These recipes originally appeared in the September 2020 issue of HomeLife Magazine.
Ah, September. The kids are back in school as a new semester begins, while the rest of us are finding a resurgence in schedules and routines. Ready or not, fall is underway with cooler air and a welcome dryness that seems to whisper, “Who’s ready for some football?” It’s the time of year I flip my recipe binder to the back and dig out all my tried and true tailgating menus. If you’re not a big fan of the game, feel free to join my team and become a fan of the food, social life, and festivities.
I cut my teeth picnicking with my littles ones at the beach; then I tried my hand at tailgating as the first of our brood entered high school. It’s there I witnessed alfresco dining under a new sub-category, often becoming its own form of competition among the parents. After four years of high school band tailgating, we stepped it up to SEC Football tailgating, congregating and feeding crowds on the Auburn lawn. Over the years, I’ve learned the topic of college rivalries can get a little dicey, so I’m going to retract my tiger claws and focus on the grub and gifts to be gained from this beloved past time.
Aside from the food and love of the game, teams, and halftime show, I came to realize a very special element to tailgating with our children. It was a great opportunity to be part of our teenagers’ lives without hovering. We supported our students by providing the food and a comfortable respite during game day outings, while maintaining a safe distance as our children navigated new social territory.
As an extra bonus, just being present created a very natural opportunity to meet and get to know our kids’ friend groups. It was a way in without prying. We learned we were a source of comfort for them without them needing us. And gathering around on the school lawn was less intimidating than inviting friends over to our home.
The younger siblings loved tagging along as they always found friends and a sense of freedom. In turn, as they entered high school, they were already comfortable with our involvement in their lives. As an added bonus, being active in a parent club extended our circle of friends by getting to know other involved parents. This created a community of trusted adults for our students.
Let tailgating become a way to support your students, bring the whole family together, and share a meal with new friends. I wish you a safe and happy fall, y’all.
Peanutty Drumsticks ▶ Makes 6 serving
1/2 c. peanut butter
1/3 c. honey
1/4 c. soy sauce
3 Tbsp. oil
1 tsp. curry powder
3 cloves garlic (minced)
2 1/2 lbs. chicken drumsticks
Preheat oven to 375 degrees. In a large bowl, whisk together peanut butter, honey, soy sauce, and oil. Stir in curry powder till combined well. Peel and mince garlic and combine with mixture. Place drumsticks in a large plastic bag and pour mixture over. Seal bag and turn until all drumsticks are coated. Store in refrigerator for two hours. Place drumsticks on 9-inch-by-13-inch baking sheet. Bake chicken for 30 minutes or until juices run clear. Serve warm or chilled.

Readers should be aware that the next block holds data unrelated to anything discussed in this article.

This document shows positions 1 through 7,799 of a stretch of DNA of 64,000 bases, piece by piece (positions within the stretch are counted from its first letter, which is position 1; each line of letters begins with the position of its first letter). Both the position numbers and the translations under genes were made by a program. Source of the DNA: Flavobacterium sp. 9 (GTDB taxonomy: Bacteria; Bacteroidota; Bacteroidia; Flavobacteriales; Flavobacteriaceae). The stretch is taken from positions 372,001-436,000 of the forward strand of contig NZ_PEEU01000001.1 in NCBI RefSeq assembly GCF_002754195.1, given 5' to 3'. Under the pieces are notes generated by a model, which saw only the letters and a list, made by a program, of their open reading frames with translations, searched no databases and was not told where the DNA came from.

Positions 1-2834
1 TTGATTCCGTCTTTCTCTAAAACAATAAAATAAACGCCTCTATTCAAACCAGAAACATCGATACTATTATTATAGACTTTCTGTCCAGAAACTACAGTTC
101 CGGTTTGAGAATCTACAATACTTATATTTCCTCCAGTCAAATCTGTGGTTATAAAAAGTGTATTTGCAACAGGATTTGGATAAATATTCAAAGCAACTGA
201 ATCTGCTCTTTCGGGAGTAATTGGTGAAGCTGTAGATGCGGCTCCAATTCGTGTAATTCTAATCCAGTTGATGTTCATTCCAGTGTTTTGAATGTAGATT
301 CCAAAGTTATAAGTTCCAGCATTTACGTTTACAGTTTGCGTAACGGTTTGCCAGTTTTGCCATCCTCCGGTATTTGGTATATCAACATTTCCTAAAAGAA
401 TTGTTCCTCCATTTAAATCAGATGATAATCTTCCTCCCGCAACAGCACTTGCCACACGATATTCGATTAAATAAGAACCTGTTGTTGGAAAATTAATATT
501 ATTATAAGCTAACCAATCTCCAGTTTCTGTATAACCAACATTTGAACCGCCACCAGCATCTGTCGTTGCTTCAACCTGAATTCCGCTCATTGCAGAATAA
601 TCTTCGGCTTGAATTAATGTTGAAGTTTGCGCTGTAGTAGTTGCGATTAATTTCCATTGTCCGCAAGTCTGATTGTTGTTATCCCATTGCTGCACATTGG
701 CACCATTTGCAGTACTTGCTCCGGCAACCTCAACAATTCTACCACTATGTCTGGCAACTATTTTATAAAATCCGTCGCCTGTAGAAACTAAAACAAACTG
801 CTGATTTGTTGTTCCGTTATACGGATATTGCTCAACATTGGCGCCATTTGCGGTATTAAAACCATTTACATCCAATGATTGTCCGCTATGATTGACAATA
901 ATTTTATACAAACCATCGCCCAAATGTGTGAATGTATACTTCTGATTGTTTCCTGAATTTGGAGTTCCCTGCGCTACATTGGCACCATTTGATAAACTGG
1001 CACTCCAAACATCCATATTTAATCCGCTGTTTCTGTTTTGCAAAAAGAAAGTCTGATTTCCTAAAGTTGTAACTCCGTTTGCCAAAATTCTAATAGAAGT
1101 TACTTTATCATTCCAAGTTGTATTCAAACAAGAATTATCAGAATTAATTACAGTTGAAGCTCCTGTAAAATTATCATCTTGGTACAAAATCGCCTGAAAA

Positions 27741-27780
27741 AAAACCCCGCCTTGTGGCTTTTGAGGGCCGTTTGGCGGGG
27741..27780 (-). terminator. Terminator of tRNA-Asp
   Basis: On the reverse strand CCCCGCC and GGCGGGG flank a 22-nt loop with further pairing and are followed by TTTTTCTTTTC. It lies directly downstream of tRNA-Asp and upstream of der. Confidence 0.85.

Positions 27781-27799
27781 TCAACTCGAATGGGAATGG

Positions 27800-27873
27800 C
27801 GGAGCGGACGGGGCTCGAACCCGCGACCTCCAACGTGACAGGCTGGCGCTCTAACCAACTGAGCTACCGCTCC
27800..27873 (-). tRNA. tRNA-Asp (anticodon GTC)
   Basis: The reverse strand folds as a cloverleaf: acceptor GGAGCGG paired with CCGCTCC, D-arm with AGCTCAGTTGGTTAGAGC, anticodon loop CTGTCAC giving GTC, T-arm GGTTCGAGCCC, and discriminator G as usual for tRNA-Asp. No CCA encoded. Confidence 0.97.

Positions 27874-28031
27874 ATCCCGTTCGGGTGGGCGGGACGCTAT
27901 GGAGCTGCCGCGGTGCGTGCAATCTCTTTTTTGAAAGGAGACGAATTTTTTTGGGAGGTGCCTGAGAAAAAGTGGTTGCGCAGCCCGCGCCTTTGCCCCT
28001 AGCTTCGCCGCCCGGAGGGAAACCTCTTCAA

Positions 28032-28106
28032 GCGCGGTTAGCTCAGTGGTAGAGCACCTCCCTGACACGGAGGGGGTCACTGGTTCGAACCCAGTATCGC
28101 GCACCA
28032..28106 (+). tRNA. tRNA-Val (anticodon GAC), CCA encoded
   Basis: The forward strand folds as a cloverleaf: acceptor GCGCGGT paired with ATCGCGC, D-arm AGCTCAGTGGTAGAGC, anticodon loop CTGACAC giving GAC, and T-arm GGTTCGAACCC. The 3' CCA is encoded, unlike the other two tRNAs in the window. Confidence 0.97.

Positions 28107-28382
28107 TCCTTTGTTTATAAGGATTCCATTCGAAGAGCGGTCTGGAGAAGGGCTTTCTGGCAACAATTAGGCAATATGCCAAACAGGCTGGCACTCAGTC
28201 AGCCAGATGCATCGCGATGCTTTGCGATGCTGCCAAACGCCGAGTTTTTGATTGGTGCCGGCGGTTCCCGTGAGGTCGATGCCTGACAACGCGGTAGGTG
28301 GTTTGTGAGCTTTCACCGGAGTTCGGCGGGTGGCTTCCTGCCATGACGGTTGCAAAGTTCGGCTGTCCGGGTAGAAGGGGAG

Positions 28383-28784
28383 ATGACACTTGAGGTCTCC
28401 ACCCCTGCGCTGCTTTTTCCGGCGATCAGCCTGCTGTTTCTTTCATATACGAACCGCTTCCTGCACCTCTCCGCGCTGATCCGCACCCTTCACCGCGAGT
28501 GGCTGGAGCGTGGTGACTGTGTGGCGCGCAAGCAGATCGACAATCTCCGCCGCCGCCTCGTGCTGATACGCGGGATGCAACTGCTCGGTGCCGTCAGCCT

“The drumsticks can be baked ahead and travel well!” — Laura
Asian Slaw ▶ Makes 6 servings
1 lb. cabbage (chopped)
1 c. sunflower kernels (roasted and shelled)
2 packages Ramen noodles (oriental flavor)
3 green onions (sliced)
1 c. almonds (sliced)
1 c. oil
1/2 c. white vinegar
1/2 c. sugar
1 package of Ramen noodle seasoning packet
In a large bowl, layer the first five ingredients from first to last. Cover bowl and chill (optional). In a separate container, mix the remaining ingredients and shake vigorously in a closed container to combine. The dressing is best if chilled but it doesn’t have to be. Pour over slaw just before serving.
“Plums are the perfect fruit for a late summer, early fall dessert and pair well with the Asian Slaw.” — Laura
Chewy Plum Bars ▶ Makes 6-9 servings
1 1/2 c. all-purpose flour
1/2 tsp. baking powder
1/4 tsp. salt
1/2 tsp. cinnamon
1/2 c. butter (cold)
1/2 c. brown sugar, packed
1 large egg
1/2 tsp. vanilla extract
1 c. plums (chopped)
2 Tbsp. sugar
1 Tbsp. cornstarch
Preheat oven to 350 degrees. Grease an 8-inch-by-8-inch baking dish with butter, then set aside. In a medium bowl, stir together flour, baking powder, salt, and cinnamon. With a pastry cutter or fork, cut in butter until small peas form. Add brown sugar, egg, and vanilla and mix until well combined. Reserve 1/3 of the mixture. With your hands, press the other 2/3 of the dough, into bottom of the pan. Place the chopped plums in a medium bowl and toss with sugar and cornstarch. Pour the fruit mixture over the pressed dough forming an even layer. Top the fruit with the reserved dough, sprinkling evenly. Bake for 35 minutes or until fruit is bubbly and topping is lightly golden browned. Let cool completely before cutting into bars, or serve warm with ice cream or whipped cream.
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Laura Schupp is the author of Our Newlywed Kitchen: The Art of Cooking, Gathering & Creating Traditions. Learn more about Laura at OurNewlywedKitchen.com.